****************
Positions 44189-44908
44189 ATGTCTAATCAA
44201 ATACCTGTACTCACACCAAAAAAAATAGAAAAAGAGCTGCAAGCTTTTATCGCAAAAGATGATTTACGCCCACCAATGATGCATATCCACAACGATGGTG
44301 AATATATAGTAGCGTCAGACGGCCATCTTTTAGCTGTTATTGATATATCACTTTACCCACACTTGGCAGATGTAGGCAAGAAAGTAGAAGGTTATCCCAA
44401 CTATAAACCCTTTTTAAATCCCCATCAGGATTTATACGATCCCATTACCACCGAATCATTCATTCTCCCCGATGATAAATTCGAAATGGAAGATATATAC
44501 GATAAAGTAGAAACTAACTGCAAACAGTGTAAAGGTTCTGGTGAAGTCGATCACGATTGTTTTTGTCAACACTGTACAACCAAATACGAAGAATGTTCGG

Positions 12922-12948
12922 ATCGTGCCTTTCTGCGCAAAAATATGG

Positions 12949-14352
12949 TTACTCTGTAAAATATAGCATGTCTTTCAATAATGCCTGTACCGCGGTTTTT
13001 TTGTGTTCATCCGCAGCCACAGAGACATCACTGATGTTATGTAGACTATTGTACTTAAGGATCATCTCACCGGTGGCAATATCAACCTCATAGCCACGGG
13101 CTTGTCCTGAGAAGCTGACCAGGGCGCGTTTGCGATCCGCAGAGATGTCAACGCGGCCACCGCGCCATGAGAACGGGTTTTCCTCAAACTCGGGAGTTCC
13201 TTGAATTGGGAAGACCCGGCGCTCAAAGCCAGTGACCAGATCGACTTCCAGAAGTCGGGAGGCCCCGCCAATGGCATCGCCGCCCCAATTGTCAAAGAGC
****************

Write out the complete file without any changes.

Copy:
Positions 44189-44908
44189 ATGTCTAATCAA
44201 ATACCTGTACTCACACCAAAAAAAATAGAAAAAGAGCTGCAAGCTTTTATCGCAAAAGATGATTTACGCCCACCAATGATGCATATCCACAACGATGGTG
44301 AATATATAGTAGCGTCAGACGGCCATCTTTTAGCTGTTATTGATATATCACTTTACCCACACTTGGCAGATGTAGGCAAGAAAGTAGAAGGTTATCCCAA
44401 CTATAAACCCTTTTTAAATCCCCATCAGGATTTATACGATCCCATTACCACCGAATCATTCATTCTCCCCGATGATAAATTCGAAATGGAAGATATATAC
44501 GATAAAGTAGAAACTAACTGCAAACAGTGTAAAGGTTCTGGTGAAGTCGATCACGATTGTTTTTGTCAACACTGTACAACCAAATACGAAGAATGTTCGG

Positions 12922-12948
12922 ATCGTGCCTTTCTGCGCAAAAATATGG

Positions 12949-14352
12949 TTACTCTGTAAAATATAGCATGTCTTTCAATAATGCCTGTACCGCGGTTTTT
13001 TTGTGTTCATCCGCAGCCACAGAGACATCACTGATGTTATGTAGACTATTGTACTTAAGGATCATCTCACCGGTGGCAATATCAACCTCATAGCCACGGG
13101 CTTGTCCTGAGAAGCTGACCAGGGCGCGTTTGCGATCCGCAGAGATGTCAACGCGGCCACCGCGCCATGAGAACGGGTTTTCCTCAAACTCGGGAGTTCC
13201 TTGAATTGGGAAGACCCGGCGCTCAAAGCCAGTGACCAGATCGACTTCCAGAAGTCGGGAGGCCCCGCCAATGGCATCGCCGCCCCAATTGTCAAAGAGC